10. Around 6 months ago I walked outside after being promised by the BOM of a fine sunny day only to find a wet miserable shit of a day. Normally I would go out if I was commuting or had to be somewhere but because this was a pleasure ride I wasn't going to get soaked. So I re-entered my house turned on the laptop, opened up my email account and sent a rather abrupt and abusive email to the cocks at the BOM. It went something along the lines that they should forget trying to guess what will happen for the next week and maybe try to at least get one days weather forecast right at a time. I received an email about a fortnight later stating the usual crap about meteorology not being an exact science etc. Made me feel good on the day :D
  11. I do the vast majority of my riding in the country. Too many 'near misses' with the wildlife to count. I've 'punched' a cockatoo once - bloody thing was slow to take off and hit my hand - how the hell it didn't hit the mirror, or brake lever is beyond me.

    Other than that, it's all been close calls. I've seen the offending animal in time to either slow and /or swerve/duck before impact. Pays to scan the bush - constantly - for movement.
    • Agree Agree x 2
  12. Emus are bad, tiny little brains and no road sense they try and run along beside you. Have had a cockatiel hit me between the chin bar and cracked visor. I was spitting green feathers for the next k :)

    And always take locust swarms below 80k/h those buggers hurt even through riding gear.
    • Agree Agree x 1
  14. Can confirm. Then just when you've got them settled into a rhythm, they'll turn 90 deg in front of you.

    And Roos are even dumber. They will always, always take the least obvious escape route. If you slow down for them, confident they will hop away from you, they will always hop in front of you. You just just have to stop for these stupid fcukers.
  15. Wasps and hornets are worse. Bees hit like a bullet and sting, but they die when they sting you. One sting. Got a wasp in your helmet? You are going to have a very bad day. A hornet? They hit like a bullet AND sting you over and over again like a wasp. Got either one down inside your gear? That's it, you're boned.
  16. I thought the sign for cops was a finger twirled in the air. Is a helmet-tap a straight alternative, or does it mean something a bit different?
    • Agree Agree x 1
  17. Last week I passed a fellow rider going in the opposite direction, who was waving frantically at me, so gave him a quite confused look and "the nod", turns out the nice boys in blue pulled someone over about a k up the road. Then went "ohhh that's what he was waving oddly about".
  18. Roos; dumber than dog shit. After just missing being turned into mince by a fellow rider, the roo doubled back again instead of just heading off the road in the same direction. Just missed for a second time by the same rider.
  19. Shamelessly ripped apart by boingk:

    1. Bees & Animals
    Insects are deflected by my full face helmet, or shatterproof glasses when wearing dirtbike helmet araound town/MX track.

    Animals are summarily approached at regular speeds until the f*** off or I run them over. My size 11 feet also get some good use, as does the length of chain I use to lock my bike. Talking to an ex postie here.

    2. You’re Now An Expert Meteorologist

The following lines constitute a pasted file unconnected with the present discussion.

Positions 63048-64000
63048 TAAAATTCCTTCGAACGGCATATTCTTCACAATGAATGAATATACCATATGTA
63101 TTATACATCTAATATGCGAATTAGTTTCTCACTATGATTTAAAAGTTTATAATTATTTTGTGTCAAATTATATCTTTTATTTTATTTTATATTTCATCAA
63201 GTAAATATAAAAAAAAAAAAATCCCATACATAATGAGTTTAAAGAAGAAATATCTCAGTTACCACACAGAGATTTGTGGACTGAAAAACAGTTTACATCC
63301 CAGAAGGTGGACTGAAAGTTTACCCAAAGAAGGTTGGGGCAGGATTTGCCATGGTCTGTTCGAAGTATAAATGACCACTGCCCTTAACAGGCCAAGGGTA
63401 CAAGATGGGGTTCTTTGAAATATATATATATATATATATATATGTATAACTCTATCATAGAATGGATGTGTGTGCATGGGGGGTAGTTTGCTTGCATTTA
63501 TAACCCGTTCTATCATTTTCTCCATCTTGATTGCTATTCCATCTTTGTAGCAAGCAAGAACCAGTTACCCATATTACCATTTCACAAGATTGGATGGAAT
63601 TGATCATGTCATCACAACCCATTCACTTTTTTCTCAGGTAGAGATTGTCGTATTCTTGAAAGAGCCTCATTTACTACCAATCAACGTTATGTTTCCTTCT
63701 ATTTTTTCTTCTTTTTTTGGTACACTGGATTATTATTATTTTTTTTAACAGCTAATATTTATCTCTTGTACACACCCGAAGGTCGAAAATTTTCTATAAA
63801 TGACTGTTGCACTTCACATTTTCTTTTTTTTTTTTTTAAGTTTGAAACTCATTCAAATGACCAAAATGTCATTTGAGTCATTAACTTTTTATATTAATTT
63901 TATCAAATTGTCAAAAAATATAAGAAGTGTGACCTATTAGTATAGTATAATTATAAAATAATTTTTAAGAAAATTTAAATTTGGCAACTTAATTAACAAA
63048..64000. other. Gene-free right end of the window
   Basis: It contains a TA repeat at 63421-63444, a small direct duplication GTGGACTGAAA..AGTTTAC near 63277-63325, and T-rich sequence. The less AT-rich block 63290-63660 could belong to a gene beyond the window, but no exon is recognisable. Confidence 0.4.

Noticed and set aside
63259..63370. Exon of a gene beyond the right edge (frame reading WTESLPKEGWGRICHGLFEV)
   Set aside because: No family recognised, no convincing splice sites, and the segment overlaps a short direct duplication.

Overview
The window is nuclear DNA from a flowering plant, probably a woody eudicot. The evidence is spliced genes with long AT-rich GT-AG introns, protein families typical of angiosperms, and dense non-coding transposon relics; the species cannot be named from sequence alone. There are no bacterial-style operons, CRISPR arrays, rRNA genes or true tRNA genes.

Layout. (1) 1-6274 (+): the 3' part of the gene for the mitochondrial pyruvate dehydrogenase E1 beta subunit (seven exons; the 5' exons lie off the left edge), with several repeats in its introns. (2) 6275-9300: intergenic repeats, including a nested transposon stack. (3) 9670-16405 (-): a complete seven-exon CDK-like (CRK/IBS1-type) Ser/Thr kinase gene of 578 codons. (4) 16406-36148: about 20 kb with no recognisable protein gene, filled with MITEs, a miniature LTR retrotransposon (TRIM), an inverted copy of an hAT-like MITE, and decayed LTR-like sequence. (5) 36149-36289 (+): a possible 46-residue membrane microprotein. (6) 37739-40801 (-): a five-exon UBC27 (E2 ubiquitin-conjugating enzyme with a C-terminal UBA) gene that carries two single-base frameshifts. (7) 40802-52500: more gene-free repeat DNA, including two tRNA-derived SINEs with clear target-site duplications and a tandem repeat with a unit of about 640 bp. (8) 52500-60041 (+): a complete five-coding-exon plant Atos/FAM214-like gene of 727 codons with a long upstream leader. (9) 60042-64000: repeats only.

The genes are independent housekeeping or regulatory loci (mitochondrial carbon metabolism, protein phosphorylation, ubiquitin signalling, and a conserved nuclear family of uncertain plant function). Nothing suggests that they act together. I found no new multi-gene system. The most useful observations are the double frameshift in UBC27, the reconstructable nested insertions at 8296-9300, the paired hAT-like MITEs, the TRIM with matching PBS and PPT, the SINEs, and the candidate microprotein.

I carry a garbage bag in a pocket or under the seat. Raining hard? No worries, rip holes in the thing and ride fast... preferably behind a large vehicle like a semi. Otherwise disregard and look hardcore instead.

    3. Say Goodbye To A and B
    I actually agree with this, although its not a problem. You ride because you want to.

    4. Manholes, Paint and Tar Snakes
    Around town a hooligan machine like a dirtbike/sumpermotard deals with these well... pesky animals as well. Once your ninja senses kick in you'll be right, anyway. You can sense the smallest rock or piece of loose tarmac down to about 5mm with ease.

    5. Friends & Strangers
    Friends are welcome to come for a ride... but must buy their own bike if they want to actually be in control.

    Strangers become friends as you realise a whole 'nother circle of people who do awesome things and you never knew existed. Invite to the local trackday/dragstrip/MX track? No worries!

    6. You Become A Better Car Driver
    Bingo. Still keeping my Valiant, though.

    7. Waving Etiquette
    Twirling the index finger while pointing it upwards means police, and is mandatory. Everything else is up to you, including a nod, which is the most you should do to acknowledge outside of a 'cops ahead' finger twirl.

    8. Working On Your Bike
    Wholeheartedly agree. Also, don't argue about the price or quality of workmanship if you aren't prepared to DIY. I couldn't give a flying f***, nor could anyone else.

    9. Your Bike Is Stronger Than You Think
    Also agree. In fact, running your bike hard is the best way to get it working at its peak, especially when used as a breakin routine. 5 min half throttle, half redline, 5 min 3/4 throttle and redline, 5 min full throttle and redline... including backing down on part of zero throttle from redline. This beds in your piston rings before the fragile and temporary cyluinder honing pattern is erased from your bores forever, keeping pressure better and letting less blowby happen - you'll make more power and use less oil than a bike not run in in this way.

    10. The Boogers
    Maybe, for the first little bit. Then you grow a man's nose lining and start breathing properly. From time to time you may experience slight inconvenience, but this is outweighed in full by the awesomeness and brilliance of riding a two-wheeled conveyance.

    Be awesome - boingk
    • Like Like x 2
    • Winner Winner x 1
  20. The bee thing has me completely freaked out.